No one encountering The Invisible Bridge would ever suspect Julie Orringer of being a short-story writer. The debut novel of the “How to Breathe Underwater” author clocks in at a whopping 624 pages, and there’s nothing minimalist about either its breadth or goals.
The future is looking up for Andras Lévi. Unable to study architecture in Hungary because he is Jewish, he is instead on his way to Paris, enrolled at the École Spéciale on a scholarship. In his pocket is a letter addressed to “Morgenstern,” given to him to mail by a well-to-do Jewish family; on the train, a businessman buys him a pretzel. (This is the kind of book where even such seemingly minor contact will come to have ramifications later.)
Once in Paris, not only does he become the protégé of a kind instructor who teaches him French and secures entrance to medical school for his older brother, but Le Corbusier admires his work.
Unfortunately for Andras, the year is 1937, and readers are aware his good fortune is all too temporary. The first sign of things to come is when his scholarship is summarily canceled. A professor is cajoled into putting up half the money, and Andras works tirelessly at a theater for the rest, first as a gopher, then as a set designer.
This being Paris, he also falls in love. Invited to dinner at the home of a strong-minded teenaged girl, Andras is instead smitten with her mother, a ballet instructor in her early 30s. Claire Morgenstern, it turns out, is the recipient of the mysterious letter and is really Hungarian Klara Hász. She is living in exile in France and, for reasons Orringer gradually reveals, can’t risk returning to Budapest without endangering herself and her family.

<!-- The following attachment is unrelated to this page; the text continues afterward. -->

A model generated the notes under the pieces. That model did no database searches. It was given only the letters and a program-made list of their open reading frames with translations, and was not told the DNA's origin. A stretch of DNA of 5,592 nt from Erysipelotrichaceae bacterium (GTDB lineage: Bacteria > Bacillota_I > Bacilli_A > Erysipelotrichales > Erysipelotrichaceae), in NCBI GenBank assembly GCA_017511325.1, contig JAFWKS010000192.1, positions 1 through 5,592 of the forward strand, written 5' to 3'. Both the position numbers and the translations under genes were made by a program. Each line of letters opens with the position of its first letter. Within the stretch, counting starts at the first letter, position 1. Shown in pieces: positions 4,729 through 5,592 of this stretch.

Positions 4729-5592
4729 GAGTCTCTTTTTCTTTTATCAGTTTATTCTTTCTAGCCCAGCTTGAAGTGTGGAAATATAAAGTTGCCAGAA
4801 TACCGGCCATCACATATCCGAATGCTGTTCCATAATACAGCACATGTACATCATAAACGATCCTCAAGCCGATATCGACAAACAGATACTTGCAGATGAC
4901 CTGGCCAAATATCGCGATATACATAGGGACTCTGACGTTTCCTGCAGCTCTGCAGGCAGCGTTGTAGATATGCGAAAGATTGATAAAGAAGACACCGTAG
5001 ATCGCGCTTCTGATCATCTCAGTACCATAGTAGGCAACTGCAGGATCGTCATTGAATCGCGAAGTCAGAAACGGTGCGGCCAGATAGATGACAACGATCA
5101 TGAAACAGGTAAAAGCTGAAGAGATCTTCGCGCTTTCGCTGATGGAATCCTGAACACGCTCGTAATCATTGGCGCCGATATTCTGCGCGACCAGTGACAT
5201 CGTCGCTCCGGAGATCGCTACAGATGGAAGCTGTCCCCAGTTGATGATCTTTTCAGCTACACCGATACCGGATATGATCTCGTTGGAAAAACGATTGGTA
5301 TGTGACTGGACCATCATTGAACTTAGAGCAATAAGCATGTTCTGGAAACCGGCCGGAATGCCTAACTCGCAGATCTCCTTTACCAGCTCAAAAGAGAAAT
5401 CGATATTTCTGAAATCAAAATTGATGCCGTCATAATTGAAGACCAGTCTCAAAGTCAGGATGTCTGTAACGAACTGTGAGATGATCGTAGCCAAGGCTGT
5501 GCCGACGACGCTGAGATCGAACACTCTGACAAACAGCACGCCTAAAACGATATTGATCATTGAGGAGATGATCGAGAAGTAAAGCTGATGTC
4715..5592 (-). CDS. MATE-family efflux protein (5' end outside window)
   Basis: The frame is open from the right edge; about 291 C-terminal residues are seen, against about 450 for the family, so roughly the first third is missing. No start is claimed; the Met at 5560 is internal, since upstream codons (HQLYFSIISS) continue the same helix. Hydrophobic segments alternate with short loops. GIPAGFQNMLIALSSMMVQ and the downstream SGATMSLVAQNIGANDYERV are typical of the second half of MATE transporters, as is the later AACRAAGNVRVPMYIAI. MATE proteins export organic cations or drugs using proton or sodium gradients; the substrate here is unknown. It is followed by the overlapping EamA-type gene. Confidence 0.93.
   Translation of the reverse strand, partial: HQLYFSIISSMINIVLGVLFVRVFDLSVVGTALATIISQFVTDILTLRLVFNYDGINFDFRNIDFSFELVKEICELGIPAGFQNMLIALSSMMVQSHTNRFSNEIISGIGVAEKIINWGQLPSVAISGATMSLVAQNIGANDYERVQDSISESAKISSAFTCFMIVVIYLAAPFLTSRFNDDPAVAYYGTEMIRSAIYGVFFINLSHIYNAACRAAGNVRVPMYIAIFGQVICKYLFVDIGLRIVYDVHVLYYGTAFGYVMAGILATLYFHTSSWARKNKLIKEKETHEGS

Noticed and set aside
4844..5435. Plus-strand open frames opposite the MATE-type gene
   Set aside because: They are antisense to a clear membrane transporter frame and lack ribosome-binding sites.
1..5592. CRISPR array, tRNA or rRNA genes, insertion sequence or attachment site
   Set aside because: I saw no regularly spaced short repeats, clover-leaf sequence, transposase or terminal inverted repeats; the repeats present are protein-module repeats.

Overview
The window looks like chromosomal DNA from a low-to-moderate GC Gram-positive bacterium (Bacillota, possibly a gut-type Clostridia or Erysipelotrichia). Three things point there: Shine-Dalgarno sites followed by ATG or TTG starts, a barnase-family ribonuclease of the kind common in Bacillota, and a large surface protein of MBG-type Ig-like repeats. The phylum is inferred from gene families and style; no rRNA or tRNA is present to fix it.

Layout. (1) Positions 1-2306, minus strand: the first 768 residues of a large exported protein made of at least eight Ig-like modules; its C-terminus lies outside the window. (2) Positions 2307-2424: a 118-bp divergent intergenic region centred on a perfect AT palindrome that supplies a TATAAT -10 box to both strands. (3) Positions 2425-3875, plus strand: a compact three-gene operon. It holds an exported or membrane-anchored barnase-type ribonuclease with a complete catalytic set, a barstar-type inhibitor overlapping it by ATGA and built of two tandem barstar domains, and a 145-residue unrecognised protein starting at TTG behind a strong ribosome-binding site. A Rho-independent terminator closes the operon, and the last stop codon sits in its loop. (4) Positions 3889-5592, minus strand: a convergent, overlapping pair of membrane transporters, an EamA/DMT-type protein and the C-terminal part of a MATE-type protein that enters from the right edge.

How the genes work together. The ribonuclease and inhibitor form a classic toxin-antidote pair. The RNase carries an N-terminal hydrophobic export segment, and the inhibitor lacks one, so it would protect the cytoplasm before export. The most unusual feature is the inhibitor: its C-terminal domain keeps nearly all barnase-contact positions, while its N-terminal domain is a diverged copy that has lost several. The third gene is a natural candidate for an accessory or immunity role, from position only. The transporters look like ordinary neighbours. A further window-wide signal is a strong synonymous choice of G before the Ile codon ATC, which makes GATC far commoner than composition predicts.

Andras’s gentle brother Tibor, meanwhile, has his own love story, which plays out quietly in the background, while at home, their youngest brother Mátyás rants at being left behind and takes up tap-dancing.
Klara’s and Andras’s relationship is the keystone of “The Invisible Bridge,” and Orringer writes them a grand passion – complete with garret confrontations, courtship on ice, and a holiday in the South of France.
By the time Andras learns that his student visa – along with those of all other Hungarian Jews – has been revoked and he must return to Budapest to resolve the “clerical issue,” the question is whether that love has grown solid enough to sustain them both through years of privations and horror.
As World War II sweeps over Europe, Orringer’s focus always remains solidly on her characters, who are the novel’s greatest strength.
Andras and his brothers are rounded up for forced labor on scant rations and abuse meted out according to the whims of various commanders. But Hungary was less eager to embrace death camps than the Third Reich would have preferred and tried to protect its Jews from widespread slaughter – at least until a coup in 1944.
At first, the survival of Klara, Andras, and their families seems a likely possibility. But their fates get compressed in narrowing concentric rings as the war continues.
Orringer has said in interviews that the novel was inspired by conversations she had with her grandfather, who studied architecture in France before being conscripted into the Hungarian labor services.
With the action sweeping from Paris to Budapest to the Ukraine, “The Invisible Bridge” is an unabashedly big, wartime epic à la “Dr. Zhivago,” with “They Can’t Take That Away From Me” as a theme song instead of a balalaika ballad. And when it comes to the memory of love, you can’t do better than Gershwin.
Yvonne Zipp regularly reviews fiction for the Monitor.